opinion of British Columbia administration and there is little likelihood of
the voters in this province being asked
to state their opinion's. Manitoba
declared for government control by
an overwhelming majority but Manitoba rejected the open sale of beer and
wine by an even larger majority. Such
a clear-cut expression of opinion in a
western province may , be taken as
the definite idea of all Western Canadians on the liquor question and the
system followed in this province will
be adopted by Manitoba.
Anyox Community
If you are in need of a mental
tonic, take advantage of the
League Library. The digestion
of a good book it often the
cause of a different viewpoint
Anyox =h=-
League -■=»
Get the Habit Three Nights a
::   ::    SATURDAY    ::   ::
0 0 0 0
Be Sure & Keep These Nights
for the Pictures
* o
Kitsault House
Rooms for Rent by Day,
Week or Month
S. DUMAS, Manager
The Welcome
Pool Room
Alice Arm
Peel Tables, Clfirs, Cigarettes
Tobacco ud Soft Drinks
A. BEAUDIN, Proprietor
Turkish  Sweat, Shower
and -Tub
Producers of Copper, Goal, Coke, Benzol and
Ammonium Sulphate
Purchasers of Ores of Copper and Siliceous Ores
of Gold and Silver
Baggage and Transfer.   Heavy Freighting
and Pack Horses
"Lef s Get to Work and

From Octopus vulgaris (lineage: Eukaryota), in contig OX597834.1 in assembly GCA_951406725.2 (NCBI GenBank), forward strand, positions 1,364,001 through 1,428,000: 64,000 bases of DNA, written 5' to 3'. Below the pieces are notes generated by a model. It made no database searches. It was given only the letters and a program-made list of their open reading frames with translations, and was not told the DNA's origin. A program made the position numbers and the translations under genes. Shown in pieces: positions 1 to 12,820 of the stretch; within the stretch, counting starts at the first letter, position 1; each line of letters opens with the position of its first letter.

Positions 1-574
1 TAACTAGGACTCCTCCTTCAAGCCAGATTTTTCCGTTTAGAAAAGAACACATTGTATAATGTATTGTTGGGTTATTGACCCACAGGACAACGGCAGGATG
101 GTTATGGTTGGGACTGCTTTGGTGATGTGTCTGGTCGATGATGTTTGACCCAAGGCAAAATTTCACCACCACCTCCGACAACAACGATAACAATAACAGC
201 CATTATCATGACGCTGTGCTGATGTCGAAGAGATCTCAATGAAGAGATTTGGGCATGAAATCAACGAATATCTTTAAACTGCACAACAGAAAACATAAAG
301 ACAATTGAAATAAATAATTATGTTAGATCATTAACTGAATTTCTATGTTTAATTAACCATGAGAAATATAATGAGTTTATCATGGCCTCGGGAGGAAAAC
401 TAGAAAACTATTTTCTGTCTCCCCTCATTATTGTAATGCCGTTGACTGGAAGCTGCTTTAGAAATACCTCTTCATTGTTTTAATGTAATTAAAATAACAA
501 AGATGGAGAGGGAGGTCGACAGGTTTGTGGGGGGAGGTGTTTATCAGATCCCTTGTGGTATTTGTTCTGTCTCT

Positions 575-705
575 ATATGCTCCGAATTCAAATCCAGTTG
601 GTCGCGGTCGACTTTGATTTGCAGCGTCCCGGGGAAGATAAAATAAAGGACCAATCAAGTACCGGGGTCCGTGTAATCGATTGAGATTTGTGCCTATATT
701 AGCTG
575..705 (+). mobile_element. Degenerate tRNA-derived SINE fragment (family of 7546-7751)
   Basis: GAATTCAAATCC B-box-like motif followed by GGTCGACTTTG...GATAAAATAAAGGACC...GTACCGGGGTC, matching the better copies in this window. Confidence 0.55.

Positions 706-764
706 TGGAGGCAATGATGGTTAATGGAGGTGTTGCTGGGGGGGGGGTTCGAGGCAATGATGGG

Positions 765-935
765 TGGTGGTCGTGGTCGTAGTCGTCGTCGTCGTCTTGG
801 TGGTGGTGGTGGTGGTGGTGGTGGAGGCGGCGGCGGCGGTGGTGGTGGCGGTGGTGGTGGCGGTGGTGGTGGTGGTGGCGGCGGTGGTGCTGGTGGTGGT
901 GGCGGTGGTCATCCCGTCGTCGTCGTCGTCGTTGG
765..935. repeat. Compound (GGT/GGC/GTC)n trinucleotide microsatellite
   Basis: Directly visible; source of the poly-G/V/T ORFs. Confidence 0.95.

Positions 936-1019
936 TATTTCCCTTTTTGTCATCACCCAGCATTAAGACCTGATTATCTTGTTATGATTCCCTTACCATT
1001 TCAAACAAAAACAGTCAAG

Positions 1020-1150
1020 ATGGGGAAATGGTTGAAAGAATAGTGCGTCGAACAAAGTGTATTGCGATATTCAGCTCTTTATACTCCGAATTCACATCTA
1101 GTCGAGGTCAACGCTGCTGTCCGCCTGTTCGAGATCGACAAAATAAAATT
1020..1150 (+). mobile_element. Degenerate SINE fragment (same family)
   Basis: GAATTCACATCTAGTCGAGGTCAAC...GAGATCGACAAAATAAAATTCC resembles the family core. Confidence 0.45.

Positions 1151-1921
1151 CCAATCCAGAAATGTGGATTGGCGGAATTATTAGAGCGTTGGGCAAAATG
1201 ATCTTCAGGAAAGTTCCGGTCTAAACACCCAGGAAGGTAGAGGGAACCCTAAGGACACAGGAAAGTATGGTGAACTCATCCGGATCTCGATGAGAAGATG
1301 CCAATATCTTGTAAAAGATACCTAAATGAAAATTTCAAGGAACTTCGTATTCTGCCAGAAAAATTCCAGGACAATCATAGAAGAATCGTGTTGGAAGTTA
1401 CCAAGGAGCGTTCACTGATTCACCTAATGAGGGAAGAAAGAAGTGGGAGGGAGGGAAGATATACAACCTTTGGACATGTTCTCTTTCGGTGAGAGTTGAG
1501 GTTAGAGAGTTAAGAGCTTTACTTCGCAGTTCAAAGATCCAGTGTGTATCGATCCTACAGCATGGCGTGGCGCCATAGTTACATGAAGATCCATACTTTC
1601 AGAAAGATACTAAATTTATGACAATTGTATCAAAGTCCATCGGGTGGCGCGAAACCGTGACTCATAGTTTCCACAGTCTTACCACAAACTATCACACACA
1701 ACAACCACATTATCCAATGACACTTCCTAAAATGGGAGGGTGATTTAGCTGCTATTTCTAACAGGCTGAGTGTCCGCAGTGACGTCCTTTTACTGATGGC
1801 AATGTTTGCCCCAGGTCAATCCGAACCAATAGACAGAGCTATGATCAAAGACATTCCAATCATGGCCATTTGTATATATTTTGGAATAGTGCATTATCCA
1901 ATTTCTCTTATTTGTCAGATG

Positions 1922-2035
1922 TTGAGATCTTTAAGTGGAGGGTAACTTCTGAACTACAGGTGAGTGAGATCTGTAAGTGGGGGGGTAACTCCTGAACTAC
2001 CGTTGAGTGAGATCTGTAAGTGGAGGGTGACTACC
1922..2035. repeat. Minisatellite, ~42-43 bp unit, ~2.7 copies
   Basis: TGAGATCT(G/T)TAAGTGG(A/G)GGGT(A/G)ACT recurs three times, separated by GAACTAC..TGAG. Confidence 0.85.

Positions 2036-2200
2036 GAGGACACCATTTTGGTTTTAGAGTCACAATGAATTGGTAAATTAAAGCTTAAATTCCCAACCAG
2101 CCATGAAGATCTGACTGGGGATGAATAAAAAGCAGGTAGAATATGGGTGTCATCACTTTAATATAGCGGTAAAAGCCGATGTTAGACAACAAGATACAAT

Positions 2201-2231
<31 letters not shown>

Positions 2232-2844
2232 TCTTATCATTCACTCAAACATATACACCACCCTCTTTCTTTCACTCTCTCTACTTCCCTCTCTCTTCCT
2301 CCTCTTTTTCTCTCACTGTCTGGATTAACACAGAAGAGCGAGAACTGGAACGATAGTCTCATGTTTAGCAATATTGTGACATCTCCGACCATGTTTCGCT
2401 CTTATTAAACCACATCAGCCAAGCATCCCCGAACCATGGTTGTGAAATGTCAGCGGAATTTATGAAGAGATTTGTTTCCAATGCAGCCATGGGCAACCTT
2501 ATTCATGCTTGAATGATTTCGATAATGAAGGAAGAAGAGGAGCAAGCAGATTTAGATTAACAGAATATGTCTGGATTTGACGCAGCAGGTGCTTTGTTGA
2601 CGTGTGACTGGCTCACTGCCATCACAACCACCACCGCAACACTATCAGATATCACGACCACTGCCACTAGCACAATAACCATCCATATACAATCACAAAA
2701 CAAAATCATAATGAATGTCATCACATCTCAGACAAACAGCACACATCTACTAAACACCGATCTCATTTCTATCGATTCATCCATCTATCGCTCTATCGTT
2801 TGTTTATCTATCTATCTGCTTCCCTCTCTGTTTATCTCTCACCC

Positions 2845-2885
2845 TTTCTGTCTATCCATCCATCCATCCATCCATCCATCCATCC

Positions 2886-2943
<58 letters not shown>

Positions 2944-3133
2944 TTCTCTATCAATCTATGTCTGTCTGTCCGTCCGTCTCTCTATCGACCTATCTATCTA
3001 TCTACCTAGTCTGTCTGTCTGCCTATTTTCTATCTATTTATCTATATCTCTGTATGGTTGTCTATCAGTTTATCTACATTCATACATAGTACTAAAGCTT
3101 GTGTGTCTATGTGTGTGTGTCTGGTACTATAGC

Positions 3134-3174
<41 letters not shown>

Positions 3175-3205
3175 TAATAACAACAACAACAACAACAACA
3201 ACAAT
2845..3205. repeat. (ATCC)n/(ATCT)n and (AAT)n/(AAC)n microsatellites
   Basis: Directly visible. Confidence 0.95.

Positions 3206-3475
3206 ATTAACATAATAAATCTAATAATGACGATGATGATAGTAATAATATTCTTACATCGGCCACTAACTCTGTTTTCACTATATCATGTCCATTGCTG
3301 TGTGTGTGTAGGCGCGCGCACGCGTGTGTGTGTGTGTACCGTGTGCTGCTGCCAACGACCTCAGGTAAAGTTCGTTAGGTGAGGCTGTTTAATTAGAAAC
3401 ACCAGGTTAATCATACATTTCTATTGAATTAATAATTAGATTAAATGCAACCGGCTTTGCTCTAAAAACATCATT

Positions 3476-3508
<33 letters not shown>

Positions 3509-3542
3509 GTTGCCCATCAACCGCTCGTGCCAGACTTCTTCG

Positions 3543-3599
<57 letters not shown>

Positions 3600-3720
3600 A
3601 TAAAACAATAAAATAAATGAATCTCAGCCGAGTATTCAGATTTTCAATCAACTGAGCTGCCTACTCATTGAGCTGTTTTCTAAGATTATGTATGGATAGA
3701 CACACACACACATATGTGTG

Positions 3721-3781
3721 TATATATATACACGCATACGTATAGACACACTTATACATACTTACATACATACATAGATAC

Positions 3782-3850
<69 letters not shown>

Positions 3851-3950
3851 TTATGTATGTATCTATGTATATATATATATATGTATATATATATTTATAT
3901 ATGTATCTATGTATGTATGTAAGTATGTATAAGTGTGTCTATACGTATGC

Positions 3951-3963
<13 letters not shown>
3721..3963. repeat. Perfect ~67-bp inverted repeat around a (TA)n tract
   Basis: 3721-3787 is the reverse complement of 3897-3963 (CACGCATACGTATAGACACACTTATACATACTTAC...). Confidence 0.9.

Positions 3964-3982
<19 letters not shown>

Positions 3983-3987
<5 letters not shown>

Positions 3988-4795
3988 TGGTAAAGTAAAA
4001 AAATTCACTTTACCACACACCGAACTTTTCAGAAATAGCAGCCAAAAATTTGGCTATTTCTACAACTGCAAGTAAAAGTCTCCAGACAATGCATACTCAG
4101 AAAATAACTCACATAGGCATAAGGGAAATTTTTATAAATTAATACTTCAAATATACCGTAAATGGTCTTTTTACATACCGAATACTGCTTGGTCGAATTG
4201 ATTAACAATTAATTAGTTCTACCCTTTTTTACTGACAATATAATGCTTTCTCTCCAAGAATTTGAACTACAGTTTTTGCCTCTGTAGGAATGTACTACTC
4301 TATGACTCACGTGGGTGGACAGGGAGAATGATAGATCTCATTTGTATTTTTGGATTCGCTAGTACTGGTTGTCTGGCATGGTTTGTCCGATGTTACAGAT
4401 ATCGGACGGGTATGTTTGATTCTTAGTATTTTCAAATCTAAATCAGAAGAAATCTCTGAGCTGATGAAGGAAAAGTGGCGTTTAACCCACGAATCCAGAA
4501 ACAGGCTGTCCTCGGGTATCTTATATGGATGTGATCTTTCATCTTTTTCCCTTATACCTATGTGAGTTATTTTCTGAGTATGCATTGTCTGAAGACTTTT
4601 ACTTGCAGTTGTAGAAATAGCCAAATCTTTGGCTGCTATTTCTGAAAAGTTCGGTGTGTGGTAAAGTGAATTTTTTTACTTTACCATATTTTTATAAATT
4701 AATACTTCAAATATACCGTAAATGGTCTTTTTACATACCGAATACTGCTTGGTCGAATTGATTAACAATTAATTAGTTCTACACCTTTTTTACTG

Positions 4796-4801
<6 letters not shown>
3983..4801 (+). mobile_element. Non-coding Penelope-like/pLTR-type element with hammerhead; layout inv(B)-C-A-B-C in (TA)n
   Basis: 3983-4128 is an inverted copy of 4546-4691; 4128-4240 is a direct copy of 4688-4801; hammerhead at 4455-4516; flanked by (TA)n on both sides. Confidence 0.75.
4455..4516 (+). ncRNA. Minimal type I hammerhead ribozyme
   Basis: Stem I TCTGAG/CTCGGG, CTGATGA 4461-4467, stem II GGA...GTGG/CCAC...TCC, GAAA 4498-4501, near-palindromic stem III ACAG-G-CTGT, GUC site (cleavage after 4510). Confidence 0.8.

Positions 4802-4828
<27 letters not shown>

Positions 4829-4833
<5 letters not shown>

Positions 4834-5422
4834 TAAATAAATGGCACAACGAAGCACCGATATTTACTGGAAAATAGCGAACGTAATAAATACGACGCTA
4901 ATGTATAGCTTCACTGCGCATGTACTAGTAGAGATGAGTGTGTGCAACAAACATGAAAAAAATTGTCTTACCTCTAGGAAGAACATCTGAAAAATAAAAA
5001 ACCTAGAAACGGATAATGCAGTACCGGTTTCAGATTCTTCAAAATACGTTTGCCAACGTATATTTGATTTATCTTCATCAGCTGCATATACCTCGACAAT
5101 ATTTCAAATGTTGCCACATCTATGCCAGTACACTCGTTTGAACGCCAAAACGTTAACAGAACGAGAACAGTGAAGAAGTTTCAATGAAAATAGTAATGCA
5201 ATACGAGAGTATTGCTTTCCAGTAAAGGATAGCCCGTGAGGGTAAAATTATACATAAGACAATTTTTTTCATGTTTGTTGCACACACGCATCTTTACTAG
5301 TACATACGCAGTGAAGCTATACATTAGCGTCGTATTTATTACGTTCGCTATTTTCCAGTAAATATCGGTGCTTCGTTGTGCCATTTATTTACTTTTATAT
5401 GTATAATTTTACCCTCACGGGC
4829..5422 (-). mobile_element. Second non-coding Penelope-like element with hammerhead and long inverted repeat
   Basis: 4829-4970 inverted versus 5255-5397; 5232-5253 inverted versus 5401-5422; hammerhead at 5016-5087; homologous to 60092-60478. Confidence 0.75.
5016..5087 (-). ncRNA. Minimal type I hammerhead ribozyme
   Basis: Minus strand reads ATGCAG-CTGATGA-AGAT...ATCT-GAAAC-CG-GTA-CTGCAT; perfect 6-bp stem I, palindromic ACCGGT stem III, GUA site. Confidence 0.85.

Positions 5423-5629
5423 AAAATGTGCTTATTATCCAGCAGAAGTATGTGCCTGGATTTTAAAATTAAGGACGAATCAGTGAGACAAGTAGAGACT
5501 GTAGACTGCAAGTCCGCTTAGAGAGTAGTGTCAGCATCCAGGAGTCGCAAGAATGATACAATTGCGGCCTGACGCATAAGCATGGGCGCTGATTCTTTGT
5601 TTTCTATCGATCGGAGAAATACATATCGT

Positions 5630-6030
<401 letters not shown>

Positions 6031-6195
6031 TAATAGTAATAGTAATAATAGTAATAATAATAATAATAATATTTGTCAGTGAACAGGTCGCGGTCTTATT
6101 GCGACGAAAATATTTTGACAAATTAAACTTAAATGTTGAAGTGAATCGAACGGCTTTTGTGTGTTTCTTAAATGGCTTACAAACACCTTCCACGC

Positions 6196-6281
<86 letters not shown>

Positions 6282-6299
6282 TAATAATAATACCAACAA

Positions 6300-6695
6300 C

Pay Off the Mortgage"
'INE years ago Canada's national debt was about one.
third of a billion. It is more
than two, and one-third billions
Oar debts have greatly increased,—our revenues must
also go up. The farmer has to
bear his share of the increased
burden. 'That means he must
increase his revenue.
Complaint has been heard
that farmers under present
conditions in Canada cannot
'make farming pay. And yet
many thousands of Canadian
farmers do make it pay.
How Is It Done?
Patient and industrious "carry
on" will do wonders, but something; more is needed. Too often
"patient industry" is coupled with
, "dull persistence" in poorly
thought out methods.
Farmers today more than ever,
must plan ahead, as well as "plug
along"; indeed they have no option, it they wish to succeed.
Co-ordination of head and hand
will mean real success. Farming
in Canada has paid and pays now
on many farms., It can be made to
pay, on almost every farm. Canadian agriculture has passed through
low profit-making .eras successfully in the past and can do so
Crop Return* Should be Increased
On the Central Experimental Farm at
Ottawa some crop costs and crop profits
in 1922 as contrasted, with all-Ontario
average crop costs, and crop profits are
given, below. The all-Ontario figures are
in brackets:
Cost per acre ProSt per acre
Hay $21.13 ($13.50) $11.21 ($5.09)
Corn for
Forage $47.50 ($33.75)     $10.38 ($2.86).
Oats     $26.47 <$19.32)     $ 7.33 (   .04)
Similar results «n bo shown from the Dominion
Eiperlmental 'Forms In every province.
Experimental Farm crops are
sometimes claimed to be produced
■it too great cost. Thousands of
experiments, however, show that
increased cropping costs wisely
applied up to a reasonable point